Good Samaritan Returns Books Stolen By Suicidal Swedish Librarian
Two of the rare books stolen from Sweden's Royal Library will be returned today during a ceremony in New York. The two books recovered today were purchased in 1998 by Stephan Loewentheil, a bookshop owner in Baltimore who'd sold the books, but bought them back in order to return them to the Royal Library.
Two of the rare books stolen from Sweden's Royal Library were returned today during a ceremony in New York. The two books recovered today were purchased in 1998 by Stephan Loewentheil, a bookshop owner in Baltimore who'd sold the books, but bought them back in order to return them to the library. A lawyer with the firm representing the library estimates the value of the two volumes at $255,000.
"Although as a bona fide purchaser, I didn't have any legal liability, from a moral standpoint it bothered me," Loewentheil told AFP. "So I tracked them down and fortunately the people I had sold them to were willing to sell them back to me, and I repurchased them at my own expense.
The books, "a 1683 description of Louisiana in French written by Louis Hennepin, including maps and produced on the orders of the king; and a 19th-century illustrated volume about the Mississippi valley in German," according to Bloomberg, were part of a list of 56 other rare volumes stolen by library employee Anders Burius between 1995 and 2004.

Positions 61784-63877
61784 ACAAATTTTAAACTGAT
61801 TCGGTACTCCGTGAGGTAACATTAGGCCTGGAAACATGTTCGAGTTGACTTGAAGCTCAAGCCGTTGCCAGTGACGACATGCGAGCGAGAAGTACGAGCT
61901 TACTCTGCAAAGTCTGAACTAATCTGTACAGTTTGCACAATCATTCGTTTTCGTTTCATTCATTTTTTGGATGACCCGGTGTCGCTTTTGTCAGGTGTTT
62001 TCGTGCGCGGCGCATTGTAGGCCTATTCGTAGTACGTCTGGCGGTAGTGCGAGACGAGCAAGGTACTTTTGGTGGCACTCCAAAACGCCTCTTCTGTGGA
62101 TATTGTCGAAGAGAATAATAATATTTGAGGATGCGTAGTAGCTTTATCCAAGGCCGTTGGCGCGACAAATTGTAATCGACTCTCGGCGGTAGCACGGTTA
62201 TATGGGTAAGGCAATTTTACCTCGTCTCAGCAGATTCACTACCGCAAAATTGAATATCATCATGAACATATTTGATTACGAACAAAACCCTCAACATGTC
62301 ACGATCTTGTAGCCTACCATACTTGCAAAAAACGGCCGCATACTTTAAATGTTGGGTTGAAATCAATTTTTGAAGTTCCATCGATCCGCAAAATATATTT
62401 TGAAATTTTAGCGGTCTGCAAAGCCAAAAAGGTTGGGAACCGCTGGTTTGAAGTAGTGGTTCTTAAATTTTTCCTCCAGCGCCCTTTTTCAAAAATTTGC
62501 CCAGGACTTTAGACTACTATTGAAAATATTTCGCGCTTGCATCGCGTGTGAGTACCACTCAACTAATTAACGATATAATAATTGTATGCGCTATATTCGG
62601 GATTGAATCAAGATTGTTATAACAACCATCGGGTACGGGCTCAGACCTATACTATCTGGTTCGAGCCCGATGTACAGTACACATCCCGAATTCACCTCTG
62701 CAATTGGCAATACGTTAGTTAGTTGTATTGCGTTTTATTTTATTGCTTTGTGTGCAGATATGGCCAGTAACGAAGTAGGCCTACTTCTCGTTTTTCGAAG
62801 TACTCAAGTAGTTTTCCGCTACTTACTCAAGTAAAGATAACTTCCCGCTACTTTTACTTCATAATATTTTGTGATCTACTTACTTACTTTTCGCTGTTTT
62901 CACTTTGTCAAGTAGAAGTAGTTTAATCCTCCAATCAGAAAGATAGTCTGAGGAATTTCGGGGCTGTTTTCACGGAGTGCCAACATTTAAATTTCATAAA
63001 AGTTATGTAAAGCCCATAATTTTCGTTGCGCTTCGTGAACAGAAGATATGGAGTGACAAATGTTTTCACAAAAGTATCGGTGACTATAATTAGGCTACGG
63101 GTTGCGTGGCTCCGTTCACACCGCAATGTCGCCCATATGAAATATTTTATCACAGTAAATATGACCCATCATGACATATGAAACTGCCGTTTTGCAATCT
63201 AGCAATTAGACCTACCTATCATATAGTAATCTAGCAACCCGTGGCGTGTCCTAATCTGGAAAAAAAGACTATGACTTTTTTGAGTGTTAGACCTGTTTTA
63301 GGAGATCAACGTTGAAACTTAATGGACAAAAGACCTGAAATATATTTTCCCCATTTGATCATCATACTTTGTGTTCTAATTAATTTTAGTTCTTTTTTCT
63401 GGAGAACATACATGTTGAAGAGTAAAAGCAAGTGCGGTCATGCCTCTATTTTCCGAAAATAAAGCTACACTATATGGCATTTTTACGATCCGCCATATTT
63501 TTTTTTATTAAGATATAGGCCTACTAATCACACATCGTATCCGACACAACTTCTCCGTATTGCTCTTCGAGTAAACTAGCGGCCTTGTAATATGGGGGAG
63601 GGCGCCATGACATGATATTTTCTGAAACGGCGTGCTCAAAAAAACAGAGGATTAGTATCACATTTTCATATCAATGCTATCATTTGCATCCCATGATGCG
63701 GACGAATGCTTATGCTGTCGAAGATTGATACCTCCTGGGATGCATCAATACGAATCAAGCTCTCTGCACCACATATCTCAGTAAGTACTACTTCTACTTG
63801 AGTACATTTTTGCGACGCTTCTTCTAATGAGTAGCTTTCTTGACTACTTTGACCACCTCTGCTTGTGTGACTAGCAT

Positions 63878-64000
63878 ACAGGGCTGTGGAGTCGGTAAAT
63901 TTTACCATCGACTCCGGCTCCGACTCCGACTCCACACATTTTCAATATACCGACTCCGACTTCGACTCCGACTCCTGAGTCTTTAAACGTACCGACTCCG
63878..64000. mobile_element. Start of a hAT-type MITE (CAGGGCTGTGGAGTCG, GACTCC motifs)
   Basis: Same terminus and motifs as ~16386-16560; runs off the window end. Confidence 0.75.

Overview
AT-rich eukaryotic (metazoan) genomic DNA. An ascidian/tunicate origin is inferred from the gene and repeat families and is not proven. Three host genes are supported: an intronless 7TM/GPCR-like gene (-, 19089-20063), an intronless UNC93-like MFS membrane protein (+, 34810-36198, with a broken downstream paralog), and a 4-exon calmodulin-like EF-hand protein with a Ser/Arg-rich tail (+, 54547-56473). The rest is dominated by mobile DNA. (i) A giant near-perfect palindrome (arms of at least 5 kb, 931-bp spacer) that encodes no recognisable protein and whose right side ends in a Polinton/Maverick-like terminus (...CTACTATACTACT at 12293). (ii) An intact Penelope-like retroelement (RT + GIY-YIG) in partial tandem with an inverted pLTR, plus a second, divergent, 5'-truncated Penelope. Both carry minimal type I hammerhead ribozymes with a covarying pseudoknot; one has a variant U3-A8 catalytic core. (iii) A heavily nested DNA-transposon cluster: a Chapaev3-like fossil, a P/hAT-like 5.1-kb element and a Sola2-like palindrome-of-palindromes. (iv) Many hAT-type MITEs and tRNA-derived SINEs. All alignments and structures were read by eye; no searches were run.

Burius, also known unimpressively as the "Royal Library Man," confessed to his crimes after the library realized that its inventory of one-of-a-kind books was looking a little light, and committed suicide soon after his arrest. Since then, there's been a miniseries (Bibliotekstjuven, the Swedish term for—again, unimpressively—Library Thief) and the library has been working to recover the books, which Burius sold to various dealers.
Last year, the library had its first bit of luck in recovering the missing works when another dealer discovered his 1597 Wytfliet atlas was part of Burius' haul. W. Graham Arader III, a New York map dealer, bought the map from Sootheby's in London for $100,000 in 2003. Arader didn't realize the atlas belonged to the library until a librarian came across him selling the map nine years later.
Today there's more good news, and the New York District Attorney Preet Bharara returned the books to the library's CEO Gunilla Herdenberg during a ceremony in Manhattan. The moral of the story here is that, if you happened to have come across a rare, half millennium old book or map in the last decade, maybe check and see if anyone is missing one before you spend six figures on it. Here's a list of everything that's missing from the Royal Library.
(Image via AP.)